• Monday, 17th June, 2013

    Title: Model-Averaged Confidence Intervals
    Speaker: Dr. David James Fletcher, Department of Mathematics and Statistics, University of Otago, New Zealand
    Time/Place: 11:00  -  12:00
    FSC1217, Fong Shu Chuen Library, HSH Campus, Hong Kong Baptist University
    Abstract: Model-averaging provides a means of allowing for model uncertainty when estimating a parameter or making a prediction. In the Bayesian approach to inference, model averaging arises naturally and a model-averaged posterior is clearly defined. In the frequentist setting, a model-averaged estimate is usually a weighted mean of the estimates from the individual models, with the weight being a measure of how well that model fits the data. It is less obvious how one should calculate a model-averaged confidence interval. I will provide an overview of this area, including suggestions for further research.


  • Tuesday, 18th June, 2013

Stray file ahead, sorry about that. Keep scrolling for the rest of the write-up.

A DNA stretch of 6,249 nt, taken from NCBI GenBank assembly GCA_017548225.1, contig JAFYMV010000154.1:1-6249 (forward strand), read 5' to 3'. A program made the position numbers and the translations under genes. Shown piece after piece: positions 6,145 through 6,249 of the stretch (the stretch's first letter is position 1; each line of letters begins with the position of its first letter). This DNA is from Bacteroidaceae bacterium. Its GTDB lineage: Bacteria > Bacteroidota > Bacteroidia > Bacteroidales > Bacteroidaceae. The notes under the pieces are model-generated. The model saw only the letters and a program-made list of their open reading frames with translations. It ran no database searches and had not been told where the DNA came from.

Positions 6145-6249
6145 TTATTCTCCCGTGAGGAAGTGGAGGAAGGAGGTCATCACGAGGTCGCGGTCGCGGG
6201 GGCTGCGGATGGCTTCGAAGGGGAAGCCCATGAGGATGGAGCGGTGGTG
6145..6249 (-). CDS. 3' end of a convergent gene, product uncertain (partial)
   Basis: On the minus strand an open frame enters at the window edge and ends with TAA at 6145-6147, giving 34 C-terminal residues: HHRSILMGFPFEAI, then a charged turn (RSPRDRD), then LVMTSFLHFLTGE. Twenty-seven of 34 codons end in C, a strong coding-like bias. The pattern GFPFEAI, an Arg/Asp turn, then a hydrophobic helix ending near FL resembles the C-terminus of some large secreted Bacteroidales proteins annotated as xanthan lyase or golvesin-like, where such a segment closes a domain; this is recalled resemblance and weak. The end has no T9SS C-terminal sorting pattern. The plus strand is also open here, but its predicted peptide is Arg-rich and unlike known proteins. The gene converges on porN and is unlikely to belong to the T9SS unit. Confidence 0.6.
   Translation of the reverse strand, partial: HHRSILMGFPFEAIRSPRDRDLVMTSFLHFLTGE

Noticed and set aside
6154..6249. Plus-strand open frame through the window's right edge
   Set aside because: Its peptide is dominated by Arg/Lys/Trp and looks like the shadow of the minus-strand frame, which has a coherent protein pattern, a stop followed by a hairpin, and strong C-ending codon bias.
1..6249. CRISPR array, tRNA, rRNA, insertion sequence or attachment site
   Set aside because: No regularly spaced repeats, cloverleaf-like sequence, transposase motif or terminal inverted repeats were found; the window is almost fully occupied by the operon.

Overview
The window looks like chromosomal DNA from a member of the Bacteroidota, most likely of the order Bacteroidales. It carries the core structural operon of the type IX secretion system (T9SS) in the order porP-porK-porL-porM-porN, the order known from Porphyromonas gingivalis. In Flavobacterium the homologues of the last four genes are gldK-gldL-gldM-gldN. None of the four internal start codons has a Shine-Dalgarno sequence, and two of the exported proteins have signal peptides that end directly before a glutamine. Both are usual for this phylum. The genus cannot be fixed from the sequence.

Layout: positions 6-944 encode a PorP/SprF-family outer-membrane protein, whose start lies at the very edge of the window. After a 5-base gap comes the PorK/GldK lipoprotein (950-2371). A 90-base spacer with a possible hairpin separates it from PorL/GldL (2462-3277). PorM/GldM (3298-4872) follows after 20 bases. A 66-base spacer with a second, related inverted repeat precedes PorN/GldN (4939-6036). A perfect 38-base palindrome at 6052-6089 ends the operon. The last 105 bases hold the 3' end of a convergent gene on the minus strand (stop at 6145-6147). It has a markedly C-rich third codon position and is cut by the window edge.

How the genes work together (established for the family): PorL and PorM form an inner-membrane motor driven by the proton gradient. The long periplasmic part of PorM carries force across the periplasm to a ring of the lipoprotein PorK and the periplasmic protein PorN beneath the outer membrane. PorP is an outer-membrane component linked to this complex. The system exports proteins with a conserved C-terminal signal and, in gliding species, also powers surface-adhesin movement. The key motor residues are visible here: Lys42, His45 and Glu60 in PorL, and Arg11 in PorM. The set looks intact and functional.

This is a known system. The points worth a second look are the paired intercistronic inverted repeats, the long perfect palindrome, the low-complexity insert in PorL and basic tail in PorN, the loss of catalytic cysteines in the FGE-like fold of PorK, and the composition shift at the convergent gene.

Title: Data-driven tight frame construction and image denoising
    Speaker: Dr. Jian-Feng Cai , Department of Mathematics, University of Iowa, USA
    Time/Place: 11:00  -  12:00
    FSC1217, Fong Shu Chuen Library, HSH Campus, Hong Kong Baptist University
    Abstract: Sparsity based regularization methods for image restoration assume that the underlying image has a good sparse approximation under a certain system. Such a system can be a basis, a frame, or a general over-complete dictionary. One widely used class of such systems in image restoration are wavelet tight frames. There have been enduring e fforts on seeking wavelet tight frames under which a certain class of functions or images can have a good sparse approximation. However, the structure of images varies greatly in practice and a system working well for one type of images may not work for another. I will present a method that derives a discrete tight frame system from the input image itself to provide a better sparse approximation to the input image. Such an adaptive tight frame construction scheme is applied to image denoising by constructing a tight frame tailored to the given noisy data. The experiments showed that the proposed approach performs better in image denoising than those wavelet tight frames designed for a class of images. Moreover, by ensuring the system derived from our approach is always a tight frame, our approach also runs much faster than some other adaptive over-complete dictionary based approaches with comparable PSNR performance.